Blake Gate to open early, Bell Rippy receives approval
Editor’s note, July 24, 2020: The vote for opening the gate on Blake Avenue was initially reported incorrectly on July 23. Councilor Paula Stepp, along with Councilor Charlie Willman and Mayor Pro Tem Shelley Kaup voted against the motion. All other councilors voted in favor.
Pending community discussion and city staff review, the gate blocking Blake Avenue through-traffic will open before 2021 as the newly approved Bell Rippy project is slated to get underway.
During the Glenwood City Council’s special meeting Thursday, councilors approved a revised Bell Rippy site plan, rezoned the project area and decoupled the Blake Gate from the project, allowing it to be opened earlier than previously suggested by the Bell Rippy developer.
“I think the Blake Gate issue is an important issue for not just the nearby residents, but for the whole community,” Councilor Steve Davis said.
While many residents voiced support for the new site plan during a City Council meeting July 16, several still opposed the potential impacts on traffic in the surrounding neighborhood; specifically, an influx of traffic created by the removal of a gate on Blake Avenue, which currently prevents Colorado Highway 82 traffic from accessing the surrounding neighborhood.
Before opening the Blake Gate, Glenwood Springs Senior Planner Trent Hyatt said the city would need to invest in improvements to Blake Avenue.
“I don’t want to decouple the Blake Gate,” Councilor Charlie Willman said. “I think if we do that we would be putting money into improvements that construction traffic might destroy.”
Davis made the motion to decouple the gate from the project and schedule the opening before the end of the year, following community discussions with surrounding neighborhoods and a full review of traffic impacts by the city’s engineers.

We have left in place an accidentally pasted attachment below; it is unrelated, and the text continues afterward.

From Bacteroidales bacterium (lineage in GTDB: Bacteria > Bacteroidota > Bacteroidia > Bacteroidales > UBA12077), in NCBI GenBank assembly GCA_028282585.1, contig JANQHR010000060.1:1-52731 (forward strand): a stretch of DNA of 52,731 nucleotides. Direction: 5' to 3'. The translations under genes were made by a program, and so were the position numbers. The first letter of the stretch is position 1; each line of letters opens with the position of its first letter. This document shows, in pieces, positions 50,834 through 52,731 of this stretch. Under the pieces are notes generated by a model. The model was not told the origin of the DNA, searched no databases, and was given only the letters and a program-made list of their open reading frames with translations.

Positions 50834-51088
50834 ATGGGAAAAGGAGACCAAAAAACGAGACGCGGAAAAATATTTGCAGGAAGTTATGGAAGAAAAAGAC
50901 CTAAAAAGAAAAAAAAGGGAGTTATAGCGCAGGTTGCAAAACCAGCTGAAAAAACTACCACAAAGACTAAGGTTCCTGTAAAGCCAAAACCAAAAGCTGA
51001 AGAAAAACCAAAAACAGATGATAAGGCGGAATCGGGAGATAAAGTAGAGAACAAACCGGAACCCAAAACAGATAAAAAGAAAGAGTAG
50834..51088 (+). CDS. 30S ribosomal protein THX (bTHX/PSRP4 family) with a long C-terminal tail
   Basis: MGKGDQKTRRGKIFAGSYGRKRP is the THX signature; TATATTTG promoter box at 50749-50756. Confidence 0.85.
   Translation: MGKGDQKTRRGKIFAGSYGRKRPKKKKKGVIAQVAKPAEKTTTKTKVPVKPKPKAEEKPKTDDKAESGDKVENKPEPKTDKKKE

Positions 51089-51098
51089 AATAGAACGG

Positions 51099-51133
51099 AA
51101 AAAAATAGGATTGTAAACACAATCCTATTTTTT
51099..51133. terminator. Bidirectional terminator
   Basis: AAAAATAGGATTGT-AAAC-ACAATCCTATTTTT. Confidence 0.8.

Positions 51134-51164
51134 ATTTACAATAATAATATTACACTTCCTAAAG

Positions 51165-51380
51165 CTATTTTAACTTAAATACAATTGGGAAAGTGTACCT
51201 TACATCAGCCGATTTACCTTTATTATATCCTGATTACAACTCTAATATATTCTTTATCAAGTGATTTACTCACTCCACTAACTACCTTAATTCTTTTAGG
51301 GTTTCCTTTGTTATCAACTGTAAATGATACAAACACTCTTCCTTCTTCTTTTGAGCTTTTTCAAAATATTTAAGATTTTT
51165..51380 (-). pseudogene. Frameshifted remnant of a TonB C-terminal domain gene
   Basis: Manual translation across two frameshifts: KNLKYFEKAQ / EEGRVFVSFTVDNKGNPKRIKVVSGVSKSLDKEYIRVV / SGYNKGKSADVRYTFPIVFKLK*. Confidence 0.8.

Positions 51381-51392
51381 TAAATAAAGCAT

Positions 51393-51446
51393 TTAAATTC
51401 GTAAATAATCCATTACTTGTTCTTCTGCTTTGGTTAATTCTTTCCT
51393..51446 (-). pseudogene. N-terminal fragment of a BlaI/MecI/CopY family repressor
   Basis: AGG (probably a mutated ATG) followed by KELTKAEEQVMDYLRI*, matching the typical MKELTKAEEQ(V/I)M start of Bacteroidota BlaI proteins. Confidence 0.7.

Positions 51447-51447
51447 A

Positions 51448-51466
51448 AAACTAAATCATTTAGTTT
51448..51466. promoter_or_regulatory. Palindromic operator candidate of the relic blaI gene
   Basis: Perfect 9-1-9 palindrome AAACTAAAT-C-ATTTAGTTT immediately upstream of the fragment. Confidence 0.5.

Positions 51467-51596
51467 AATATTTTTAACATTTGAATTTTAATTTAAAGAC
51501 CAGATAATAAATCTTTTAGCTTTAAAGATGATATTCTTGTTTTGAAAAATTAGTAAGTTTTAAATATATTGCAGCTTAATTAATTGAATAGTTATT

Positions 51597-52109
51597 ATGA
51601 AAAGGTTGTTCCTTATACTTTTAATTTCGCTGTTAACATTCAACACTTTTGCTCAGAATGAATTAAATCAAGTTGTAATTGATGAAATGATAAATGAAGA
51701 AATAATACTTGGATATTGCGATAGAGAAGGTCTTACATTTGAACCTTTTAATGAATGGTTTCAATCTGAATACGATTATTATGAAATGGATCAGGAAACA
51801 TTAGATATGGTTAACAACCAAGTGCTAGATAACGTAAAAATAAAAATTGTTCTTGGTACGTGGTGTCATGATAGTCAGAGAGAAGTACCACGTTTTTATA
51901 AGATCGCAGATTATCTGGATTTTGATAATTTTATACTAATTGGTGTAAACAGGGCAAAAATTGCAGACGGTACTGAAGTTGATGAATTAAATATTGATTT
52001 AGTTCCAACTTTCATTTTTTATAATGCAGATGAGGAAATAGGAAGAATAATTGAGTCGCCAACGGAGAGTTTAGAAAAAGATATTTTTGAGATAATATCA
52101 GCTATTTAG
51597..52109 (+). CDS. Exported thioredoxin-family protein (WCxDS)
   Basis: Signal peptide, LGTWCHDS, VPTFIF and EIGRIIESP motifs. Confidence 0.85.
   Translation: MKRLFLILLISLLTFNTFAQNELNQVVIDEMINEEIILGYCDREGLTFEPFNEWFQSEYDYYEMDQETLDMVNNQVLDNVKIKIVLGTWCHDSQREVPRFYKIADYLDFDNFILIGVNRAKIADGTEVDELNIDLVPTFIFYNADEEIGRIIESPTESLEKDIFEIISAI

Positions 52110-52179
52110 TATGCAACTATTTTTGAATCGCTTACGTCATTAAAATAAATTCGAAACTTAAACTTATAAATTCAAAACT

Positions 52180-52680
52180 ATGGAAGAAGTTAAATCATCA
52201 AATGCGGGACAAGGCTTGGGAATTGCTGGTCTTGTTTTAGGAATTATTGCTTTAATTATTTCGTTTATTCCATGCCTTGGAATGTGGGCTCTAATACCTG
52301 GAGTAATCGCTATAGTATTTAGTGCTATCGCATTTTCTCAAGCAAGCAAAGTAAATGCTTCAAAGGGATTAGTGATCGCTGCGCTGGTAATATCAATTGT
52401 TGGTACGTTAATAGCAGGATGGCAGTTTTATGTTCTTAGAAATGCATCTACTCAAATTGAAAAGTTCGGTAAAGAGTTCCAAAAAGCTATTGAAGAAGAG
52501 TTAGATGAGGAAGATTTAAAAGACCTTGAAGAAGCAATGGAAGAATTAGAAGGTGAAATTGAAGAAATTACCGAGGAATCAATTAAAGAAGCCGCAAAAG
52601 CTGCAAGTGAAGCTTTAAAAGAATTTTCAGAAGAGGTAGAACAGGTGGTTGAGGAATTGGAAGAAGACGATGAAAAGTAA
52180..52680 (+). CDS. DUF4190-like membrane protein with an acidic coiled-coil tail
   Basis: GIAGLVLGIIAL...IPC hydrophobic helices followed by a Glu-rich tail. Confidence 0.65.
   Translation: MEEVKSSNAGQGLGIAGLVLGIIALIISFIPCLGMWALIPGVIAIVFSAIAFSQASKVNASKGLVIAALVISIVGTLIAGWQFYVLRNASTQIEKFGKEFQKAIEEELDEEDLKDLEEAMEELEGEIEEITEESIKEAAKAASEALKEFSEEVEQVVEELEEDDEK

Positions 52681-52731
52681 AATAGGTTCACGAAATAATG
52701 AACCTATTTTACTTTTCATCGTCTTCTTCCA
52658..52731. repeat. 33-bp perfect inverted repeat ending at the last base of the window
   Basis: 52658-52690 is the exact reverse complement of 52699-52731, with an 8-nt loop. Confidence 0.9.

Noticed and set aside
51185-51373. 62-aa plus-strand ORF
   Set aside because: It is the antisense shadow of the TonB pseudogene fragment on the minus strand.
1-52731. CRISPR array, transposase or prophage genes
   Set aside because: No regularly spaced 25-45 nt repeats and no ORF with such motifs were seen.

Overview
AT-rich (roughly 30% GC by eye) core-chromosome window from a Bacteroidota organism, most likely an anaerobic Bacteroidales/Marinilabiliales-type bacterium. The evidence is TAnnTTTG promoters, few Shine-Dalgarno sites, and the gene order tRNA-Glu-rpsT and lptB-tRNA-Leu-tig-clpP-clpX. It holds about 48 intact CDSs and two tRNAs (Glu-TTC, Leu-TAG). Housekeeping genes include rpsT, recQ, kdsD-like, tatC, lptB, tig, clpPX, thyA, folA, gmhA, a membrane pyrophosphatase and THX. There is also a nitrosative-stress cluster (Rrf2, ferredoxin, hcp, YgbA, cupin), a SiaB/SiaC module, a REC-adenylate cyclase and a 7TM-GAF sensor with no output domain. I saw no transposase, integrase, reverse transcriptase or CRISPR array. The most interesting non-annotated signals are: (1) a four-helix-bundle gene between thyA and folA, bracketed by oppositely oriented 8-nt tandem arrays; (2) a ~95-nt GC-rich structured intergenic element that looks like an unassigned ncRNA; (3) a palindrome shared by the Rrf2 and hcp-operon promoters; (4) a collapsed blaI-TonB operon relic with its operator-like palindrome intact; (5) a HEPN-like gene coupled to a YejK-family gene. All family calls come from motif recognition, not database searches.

Mayor Jonathan Godes seconded the motion, citing safety concerns for current traffic conditions in the area as reason for his support.
The motion to open Blake Gate before the end of the year passed 4-3, with Willman, Councilor Paula Stepp and Mayor Pro Tem Shelley Kaup voting against.
Following public opposition to the original Bell Rippy site plan approved in 2018, the project’s developers, Triumph Development West, LLC, submitted a revised site plan, drastically altering the project’s traffic impact and reducing the original plans’ building footprint.
Submitted during a Glenwood Springs Planning and Zoning Commission meeting on May 26, public attendees rallied behind the developer’s Traffic Mitigation Option C: a redesign repurposing a portion of Palmer Avenue between 26th Street and Blake Avenue as a bicycle and pedestrian path.
The redesign proposal includes five three-story buildings and one duplex with 38 one-bedroom units and 62 two-bedroom units on a nearly 6-acre parcel adjacent to Palmer Avenue between 26th Street and Blake Avenue.
To make the new Bell Rippy layout work, Triumph requested a parking variance, reducing the city’s multi-family home requirements by 20 percent. Under current standards, the 100 unit complex would be required to provide residents 1.5 parking spaces per unit with an additional space for every five units, totaling 170 spaces.
With the variance, the developer would only be required to provide 136 spaces. Triumph, however, included 151 parking spaces in their redesign.
Prior to approval of the site plan, the City Council unanimously passed a motion to rezone the Bell Rippy parcel from Residential High-Density to Residential Transitional.
Kaup made a motion to approve the revised site plan with the conditions set forth by staff and adding a condition to allow for city parking enforcement options if the development’s parking overflows into the public right of way as well as a condition permitting the city access to a nearby parcel for cleanup of hazardous waste.
Councilor Tony Hershey seconded the motion, which passed 6-1, with Councilor Paula Stepp, whose husband, Frank Martin, frequently voiced concern about the development’s impacts on traffic in nearby neighborhoods where they both live, voting against.
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